Frobisher Bay

“Cold is the arctic sea, far are your arms from me…”

With the cooling temperatures and first tendrils of frost reaching across the land, I received a request from a previous student for a commission.  My task was to create a rendering of James Gordon’s “Frobisher Bay” (please see my previous blog post here for more details about this heart clenching song and my zealous preparation surrounding the project).  “Frobisher Bay” is special to my client, not only because of her Nunavut roots, but also as a part of her life’s musical journey.  I had the pleasure of singing choral voice parts of “Frobisher Bay” with my past student, and so it was wonderful to create a painting which held the gift of shared musical experience.

“Dark are these sunless days waiting for the ice to break…”

The improvisational creation of paintings is always an immensely personal process, but having had the opportunity to sing “Frobisher Bay” with my client made this particular creative endeavour hit even closer to home.  Having recently moved from Ottawa, I didn’t have a chance to bid farewell to everyone that was a part of my life in Ontario.  Even though this new chapter in Saskachewan feels natural, inspiring and grounding, I find myself still processing relationships and connections from my time in the nation’s capital.  Every student teaches me something, and this particular student opened my eyes to her beautiful province and the fascinating culture of it’s people.  Telling of stories through song, dance and spoken word is critical to the survival of Nunavut’s cultural history, so sharing the story of “Frobisher Bay” with my student made me feel a part of that oral history, however small.  Shout out to my Nunavut Sivuniksavut family.  You taught me so much and it was a joy to sing with you!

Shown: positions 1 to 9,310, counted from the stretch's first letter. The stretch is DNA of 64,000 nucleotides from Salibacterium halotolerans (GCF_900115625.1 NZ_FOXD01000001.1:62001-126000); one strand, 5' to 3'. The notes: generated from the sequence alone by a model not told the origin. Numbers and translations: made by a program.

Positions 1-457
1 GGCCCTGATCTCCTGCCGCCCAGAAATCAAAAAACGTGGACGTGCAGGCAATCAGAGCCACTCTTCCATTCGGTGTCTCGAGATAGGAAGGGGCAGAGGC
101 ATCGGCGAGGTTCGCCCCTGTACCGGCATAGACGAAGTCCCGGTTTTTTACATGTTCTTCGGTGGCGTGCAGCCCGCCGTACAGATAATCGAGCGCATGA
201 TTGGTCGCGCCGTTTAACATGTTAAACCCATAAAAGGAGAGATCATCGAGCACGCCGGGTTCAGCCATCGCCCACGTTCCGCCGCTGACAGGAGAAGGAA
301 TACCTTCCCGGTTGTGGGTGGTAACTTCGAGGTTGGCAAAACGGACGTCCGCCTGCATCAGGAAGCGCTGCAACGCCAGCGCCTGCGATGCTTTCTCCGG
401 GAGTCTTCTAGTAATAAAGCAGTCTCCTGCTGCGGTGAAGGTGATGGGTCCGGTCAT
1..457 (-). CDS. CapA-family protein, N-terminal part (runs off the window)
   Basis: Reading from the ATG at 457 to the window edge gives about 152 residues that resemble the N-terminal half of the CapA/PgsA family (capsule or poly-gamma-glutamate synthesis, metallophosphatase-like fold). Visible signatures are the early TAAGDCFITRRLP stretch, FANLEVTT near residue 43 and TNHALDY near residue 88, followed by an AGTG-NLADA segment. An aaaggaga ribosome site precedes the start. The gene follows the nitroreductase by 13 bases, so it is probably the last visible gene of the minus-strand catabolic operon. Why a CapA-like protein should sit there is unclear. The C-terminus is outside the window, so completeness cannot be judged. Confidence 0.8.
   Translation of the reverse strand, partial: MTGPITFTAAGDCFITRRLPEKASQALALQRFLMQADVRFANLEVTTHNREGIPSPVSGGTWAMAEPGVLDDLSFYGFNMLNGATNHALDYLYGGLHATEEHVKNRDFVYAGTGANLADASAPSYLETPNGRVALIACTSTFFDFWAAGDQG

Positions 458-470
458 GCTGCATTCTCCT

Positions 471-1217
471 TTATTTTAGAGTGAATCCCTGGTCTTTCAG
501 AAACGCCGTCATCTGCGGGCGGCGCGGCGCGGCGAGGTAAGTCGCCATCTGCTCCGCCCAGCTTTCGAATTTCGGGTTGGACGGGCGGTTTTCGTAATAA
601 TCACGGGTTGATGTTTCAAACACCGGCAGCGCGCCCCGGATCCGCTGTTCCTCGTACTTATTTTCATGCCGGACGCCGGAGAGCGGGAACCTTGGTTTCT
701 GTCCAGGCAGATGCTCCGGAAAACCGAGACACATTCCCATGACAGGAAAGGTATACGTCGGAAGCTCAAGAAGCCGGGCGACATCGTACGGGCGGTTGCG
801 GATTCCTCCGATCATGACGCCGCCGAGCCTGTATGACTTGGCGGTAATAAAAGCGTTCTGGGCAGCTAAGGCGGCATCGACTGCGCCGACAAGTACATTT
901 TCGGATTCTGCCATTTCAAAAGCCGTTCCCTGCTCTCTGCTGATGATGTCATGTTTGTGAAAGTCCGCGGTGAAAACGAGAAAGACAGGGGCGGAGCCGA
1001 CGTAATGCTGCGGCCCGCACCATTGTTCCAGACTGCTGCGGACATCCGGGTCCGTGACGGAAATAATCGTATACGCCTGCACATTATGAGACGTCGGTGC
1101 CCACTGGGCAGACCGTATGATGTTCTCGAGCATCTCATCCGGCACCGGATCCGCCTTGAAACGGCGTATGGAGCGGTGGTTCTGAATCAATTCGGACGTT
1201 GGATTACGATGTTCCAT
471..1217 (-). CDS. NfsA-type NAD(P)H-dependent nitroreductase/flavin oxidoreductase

“Deep were the crashing waves that tore our whaler’s mast away…”

So back to “Frobisher Bay”. One crisp October morning,  I laid out my paints and blank canvas, trusty Bose Soundlink Micro (I need to dedicate an entire blog post to this wonderful little speaker) set on loop for “Frobisher Bay.”  To further embrace the Nunavut climes, I turned down the heat in my studio, and stripped down to shorts and a tank top.  If I was going to do any true justice to “Frobisher Bay”, I knew I needed to foster a palpable shiver.

“Strange is the whaler’s fate, to be saved from the crashing waves, only to waste away frozen in this lonely grave…”

An hour of continuous shivering and diving into the splintered, fierce beauty of “Frobisher Bay” and I came out the other side with the following creation:

Frobisher Bay 1

I can feel the ice freezing into the groaning timber of the whalers’ ship.  The endless sunless days.  The pervasive ache of bodies and spirits longing for warmth, comfort and tender embraces.  The striking beauty in the infinity of the skies.

“Long will this winter be frozen in Frobisher Bay”

Frost and New Commissions In the Air

Two roads diverged in a wood, and I—